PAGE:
4.Desh Bandhu Gupta, who borrowed from his wife’s savings to start a tiny pharma company, Lupin in 1968 took it to uncommon heights and made it one of the rapidly growing international specialty pharma companies with US $1.35 billion in sales today. Lupin is among the top five pharma companies in India and the world’s leading manufacturer of anti-tuberculous drugs. The company has its footprints in over seventy countries across the globe. His net worth is US $2.35 billion.

5. Yusuf Hamied took the reins of the company, Cipla in 1972 on his father’s demise. From a mere ₹ 166 lakhs in 1966, he took the company to US $1.57-billion in sales today with its footprints virtually all over the globe. What is significant about Hamied is that in the process of building a huge business for his company, he always gave his humanitarian concerns and values a high priority. He is known throughout the world for selling the anti-Aids drugs to the poor at a fraction of the price that MNCs charge. He is now doing the same for anticancer drugs. His net worth is US $2.0 billion.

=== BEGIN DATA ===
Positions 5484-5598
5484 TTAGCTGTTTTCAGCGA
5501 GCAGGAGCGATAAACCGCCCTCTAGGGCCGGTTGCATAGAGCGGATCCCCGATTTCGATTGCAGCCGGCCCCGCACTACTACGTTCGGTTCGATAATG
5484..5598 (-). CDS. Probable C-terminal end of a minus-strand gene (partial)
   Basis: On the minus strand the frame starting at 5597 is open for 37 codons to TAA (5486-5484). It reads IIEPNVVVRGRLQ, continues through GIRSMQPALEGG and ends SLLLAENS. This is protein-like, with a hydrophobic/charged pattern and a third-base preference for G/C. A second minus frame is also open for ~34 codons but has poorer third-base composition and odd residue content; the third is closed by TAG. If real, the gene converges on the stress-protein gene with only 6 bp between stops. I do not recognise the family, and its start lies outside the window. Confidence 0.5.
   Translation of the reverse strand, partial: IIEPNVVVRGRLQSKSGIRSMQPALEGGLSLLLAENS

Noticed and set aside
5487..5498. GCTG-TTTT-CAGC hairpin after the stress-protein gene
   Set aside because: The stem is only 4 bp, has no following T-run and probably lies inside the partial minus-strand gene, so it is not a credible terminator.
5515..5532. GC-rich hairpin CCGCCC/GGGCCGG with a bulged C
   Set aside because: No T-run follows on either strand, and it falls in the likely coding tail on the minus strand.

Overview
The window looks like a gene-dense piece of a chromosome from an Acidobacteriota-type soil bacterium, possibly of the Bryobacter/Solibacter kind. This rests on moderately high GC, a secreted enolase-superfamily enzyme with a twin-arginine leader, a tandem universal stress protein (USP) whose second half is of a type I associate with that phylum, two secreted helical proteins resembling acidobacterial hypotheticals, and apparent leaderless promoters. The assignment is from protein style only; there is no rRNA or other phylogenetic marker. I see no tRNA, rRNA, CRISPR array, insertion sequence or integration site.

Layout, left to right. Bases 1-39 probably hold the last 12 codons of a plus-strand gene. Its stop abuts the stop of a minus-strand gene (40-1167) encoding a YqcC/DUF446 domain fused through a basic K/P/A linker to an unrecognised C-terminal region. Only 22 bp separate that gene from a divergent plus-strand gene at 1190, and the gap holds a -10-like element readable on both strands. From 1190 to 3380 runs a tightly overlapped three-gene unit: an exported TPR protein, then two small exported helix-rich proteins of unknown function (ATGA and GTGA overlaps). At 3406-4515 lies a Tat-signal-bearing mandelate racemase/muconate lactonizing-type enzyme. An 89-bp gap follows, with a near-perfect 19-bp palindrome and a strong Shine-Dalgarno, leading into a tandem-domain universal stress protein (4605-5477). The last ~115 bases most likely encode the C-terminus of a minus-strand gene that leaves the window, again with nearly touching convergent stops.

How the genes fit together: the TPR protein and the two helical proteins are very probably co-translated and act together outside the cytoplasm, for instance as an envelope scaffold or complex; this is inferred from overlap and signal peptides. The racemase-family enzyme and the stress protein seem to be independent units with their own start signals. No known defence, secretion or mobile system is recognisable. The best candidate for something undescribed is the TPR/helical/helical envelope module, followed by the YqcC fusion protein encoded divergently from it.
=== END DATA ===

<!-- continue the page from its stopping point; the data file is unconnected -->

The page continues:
6. Habil Korakiwala founded Wockhardt in the 1960s and made it as one of India’s leading pharmaceutical and biotechnology companies with its foot prints in more than twenty countries across the world including highly regulated markets such as USA, UK, Ireland, France and Germany. It is a leading Indian generic company in the UK. The company is on its way to cross the coveted US $ One-billion in sales with present sales of US $908 million today. His net worth is US $1.80 billion

7. Murali Divi, pharmacist and youngest of 13 siblings started Divis Labs in 1990 with a primary focus of developing new processes for the production of APIs (Active Pharmaceutical Ingredients) and drug-intermediates. The company has grown clocking over US $350 million in sales. What is noteworthy about the company’s performance is that close to 90 per cent of its sales are from exports, with regulatory markets such as US and European Union being its focus. His net worth is 1.49 billion.